Magnetism and Superconductivity - PH752

Location Term Level Credits (ECTS) Current Convenor 2019-20
(version 2)
Autumn and Spring
View Timetable
7 15 (7.5) DR J Quintanilla Tizon







  • Introduction, electrons in solids
  • Superconductivity: Introduction to properties of superconductors, Thermodynamics and electrodynamics of superconductors, Type I and Type II superconductors, the flux lattice
  • Superconducting phase transitions
  • Microscopic superconductivity, correlations lengths, isotope effect, Cooper pairs, Froehlich Interaction, BCS theory.
  • High Tc superconductors, superfluids, liquid helium.
  • Magnetism, magnetometry and measuring techniques
  • Localised and itinerant magnetic moments, spin and orbital moments, magnetic moments in solids
  • Paramagnetism
  • Exchange interactions, direct, indirect and superexchange, Magnetic structures, ferro, ferri, antiferromagnetism
  • Neutron and x-ray scattering
  • Spin waves, magnons
  • Magnetic phase transitions
  • See also
  • Details

    This module appears in:

    Contact hours

    28 hours of lectures. Voluntary examples/revision classes will also be provided.


    This is not available as a wild module.

    Method of assessment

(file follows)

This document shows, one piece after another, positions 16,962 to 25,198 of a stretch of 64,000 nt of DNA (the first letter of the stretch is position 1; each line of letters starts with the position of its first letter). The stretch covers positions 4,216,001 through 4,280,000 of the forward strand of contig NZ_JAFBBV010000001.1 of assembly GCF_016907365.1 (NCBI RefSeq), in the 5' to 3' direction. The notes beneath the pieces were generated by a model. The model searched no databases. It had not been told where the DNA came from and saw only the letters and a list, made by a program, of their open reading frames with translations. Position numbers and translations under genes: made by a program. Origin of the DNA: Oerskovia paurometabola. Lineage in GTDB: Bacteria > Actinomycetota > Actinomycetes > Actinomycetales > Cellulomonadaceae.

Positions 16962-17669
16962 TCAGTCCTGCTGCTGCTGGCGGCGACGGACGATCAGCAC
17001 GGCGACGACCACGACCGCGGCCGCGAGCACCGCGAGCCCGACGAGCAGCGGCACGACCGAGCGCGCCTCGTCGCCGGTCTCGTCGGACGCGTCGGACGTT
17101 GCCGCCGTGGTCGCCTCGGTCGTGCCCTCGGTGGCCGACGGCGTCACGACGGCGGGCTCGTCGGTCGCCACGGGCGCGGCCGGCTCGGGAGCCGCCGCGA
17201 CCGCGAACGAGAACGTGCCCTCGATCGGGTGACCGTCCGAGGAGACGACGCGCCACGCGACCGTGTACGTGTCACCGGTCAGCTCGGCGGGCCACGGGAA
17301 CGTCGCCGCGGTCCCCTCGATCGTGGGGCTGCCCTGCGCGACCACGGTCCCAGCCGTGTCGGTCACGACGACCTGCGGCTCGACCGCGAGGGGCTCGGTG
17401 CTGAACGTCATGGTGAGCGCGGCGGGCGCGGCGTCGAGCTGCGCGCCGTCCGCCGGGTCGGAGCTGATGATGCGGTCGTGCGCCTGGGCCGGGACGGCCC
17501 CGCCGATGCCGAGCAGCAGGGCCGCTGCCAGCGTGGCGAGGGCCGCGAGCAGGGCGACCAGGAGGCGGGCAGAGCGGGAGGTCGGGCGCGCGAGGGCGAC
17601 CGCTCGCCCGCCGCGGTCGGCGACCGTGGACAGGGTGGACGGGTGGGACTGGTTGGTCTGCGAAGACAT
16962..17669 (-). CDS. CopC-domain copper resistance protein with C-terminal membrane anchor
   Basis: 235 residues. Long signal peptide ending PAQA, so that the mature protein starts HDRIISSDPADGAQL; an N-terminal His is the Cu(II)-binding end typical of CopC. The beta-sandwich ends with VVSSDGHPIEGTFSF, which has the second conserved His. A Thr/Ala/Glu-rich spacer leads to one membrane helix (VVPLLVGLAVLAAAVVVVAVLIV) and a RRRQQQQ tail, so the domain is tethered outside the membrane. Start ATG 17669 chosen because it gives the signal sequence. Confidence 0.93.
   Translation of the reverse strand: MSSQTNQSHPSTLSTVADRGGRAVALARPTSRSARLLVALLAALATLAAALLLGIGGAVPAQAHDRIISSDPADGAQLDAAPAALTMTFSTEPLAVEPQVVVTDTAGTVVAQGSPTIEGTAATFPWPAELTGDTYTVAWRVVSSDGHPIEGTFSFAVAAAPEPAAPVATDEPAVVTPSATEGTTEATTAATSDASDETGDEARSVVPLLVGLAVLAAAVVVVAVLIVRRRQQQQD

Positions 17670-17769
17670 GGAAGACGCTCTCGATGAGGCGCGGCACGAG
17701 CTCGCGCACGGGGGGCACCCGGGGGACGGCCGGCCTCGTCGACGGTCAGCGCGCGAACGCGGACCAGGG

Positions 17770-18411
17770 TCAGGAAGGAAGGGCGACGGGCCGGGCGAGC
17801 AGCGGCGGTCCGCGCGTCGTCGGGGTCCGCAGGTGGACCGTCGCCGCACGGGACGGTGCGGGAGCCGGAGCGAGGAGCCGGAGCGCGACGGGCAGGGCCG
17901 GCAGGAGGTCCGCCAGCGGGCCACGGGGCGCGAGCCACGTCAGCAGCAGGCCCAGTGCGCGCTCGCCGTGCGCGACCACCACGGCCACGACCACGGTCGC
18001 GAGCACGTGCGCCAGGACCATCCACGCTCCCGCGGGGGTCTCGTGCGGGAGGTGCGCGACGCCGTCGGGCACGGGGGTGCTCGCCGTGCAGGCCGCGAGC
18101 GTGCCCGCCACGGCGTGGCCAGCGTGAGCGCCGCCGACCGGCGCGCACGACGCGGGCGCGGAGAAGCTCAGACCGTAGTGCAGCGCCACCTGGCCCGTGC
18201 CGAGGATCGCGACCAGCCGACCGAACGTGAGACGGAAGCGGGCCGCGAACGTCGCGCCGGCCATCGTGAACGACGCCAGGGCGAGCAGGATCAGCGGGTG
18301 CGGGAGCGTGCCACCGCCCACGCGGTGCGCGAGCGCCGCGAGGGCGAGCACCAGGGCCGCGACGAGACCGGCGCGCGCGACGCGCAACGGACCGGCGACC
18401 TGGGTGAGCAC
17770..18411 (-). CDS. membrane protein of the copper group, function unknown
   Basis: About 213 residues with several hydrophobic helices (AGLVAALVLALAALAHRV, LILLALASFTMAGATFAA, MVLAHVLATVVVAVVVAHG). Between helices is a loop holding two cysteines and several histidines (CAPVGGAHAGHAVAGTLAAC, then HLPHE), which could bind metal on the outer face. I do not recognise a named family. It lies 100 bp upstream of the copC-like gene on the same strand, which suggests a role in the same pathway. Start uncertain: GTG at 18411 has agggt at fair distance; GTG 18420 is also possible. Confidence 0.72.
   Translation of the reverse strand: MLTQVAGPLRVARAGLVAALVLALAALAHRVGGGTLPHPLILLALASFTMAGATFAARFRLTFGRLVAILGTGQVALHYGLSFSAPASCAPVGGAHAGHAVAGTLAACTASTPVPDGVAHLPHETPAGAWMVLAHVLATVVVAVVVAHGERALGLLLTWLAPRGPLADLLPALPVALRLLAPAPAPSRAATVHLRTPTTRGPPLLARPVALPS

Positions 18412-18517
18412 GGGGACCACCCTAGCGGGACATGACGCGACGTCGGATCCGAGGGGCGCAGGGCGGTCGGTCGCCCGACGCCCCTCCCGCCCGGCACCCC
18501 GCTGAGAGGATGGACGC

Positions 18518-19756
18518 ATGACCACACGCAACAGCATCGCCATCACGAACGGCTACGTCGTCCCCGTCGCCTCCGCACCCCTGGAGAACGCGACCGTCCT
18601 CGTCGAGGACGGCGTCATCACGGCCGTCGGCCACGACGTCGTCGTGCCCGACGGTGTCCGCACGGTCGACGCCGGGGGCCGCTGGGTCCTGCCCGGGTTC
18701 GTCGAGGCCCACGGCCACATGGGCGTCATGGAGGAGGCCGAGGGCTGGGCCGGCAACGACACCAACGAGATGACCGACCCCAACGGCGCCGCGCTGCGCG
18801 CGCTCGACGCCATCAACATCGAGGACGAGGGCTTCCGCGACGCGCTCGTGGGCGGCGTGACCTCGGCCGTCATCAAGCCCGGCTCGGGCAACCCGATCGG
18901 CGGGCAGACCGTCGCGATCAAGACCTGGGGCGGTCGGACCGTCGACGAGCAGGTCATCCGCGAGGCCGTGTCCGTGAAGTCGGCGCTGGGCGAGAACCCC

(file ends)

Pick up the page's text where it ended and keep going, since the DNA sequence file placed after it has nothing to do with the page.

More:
70% final examination, 30% coursework including class tests.

    Indicative reading

    Core texts:

  • S. Blundell; Magnetism in Condensed Matter, Oxford University Press (2001)
  • J.F. Annett; Superconductivity, Superfluids and Condensates, Oxford University Press (2004)
    Additional reading:
  • S. Elliot: The Physics and Chemistry of Solids (1998)
  • D.C. Mattis The theory of magnetism made simple (2004)
  • Tilley and Tilley; Superfluidity and Superconductivity, (1990)

    See the library reading list for this module (Canterbury)

  • Learning outcomes

  • An understanding of the underlying physics of magnets and superconductors.
  • An appreciation of the rich variety of physics dependent correlated electrons.
  • An ability to solve problems in the science of magnetism and superconductivity.
  • An appreciation of the role of magnets and superconductors in devices and industry.
  • Enhancement of problem solving abilities, particularly mathematical approaches to problem solving.
  • To use appropriate sources as part of directed self-learning.
  • Enhancement of the ability to interpret theory.
  • A deeper appreciation of the connection of the role played by fundamental science in society generally.

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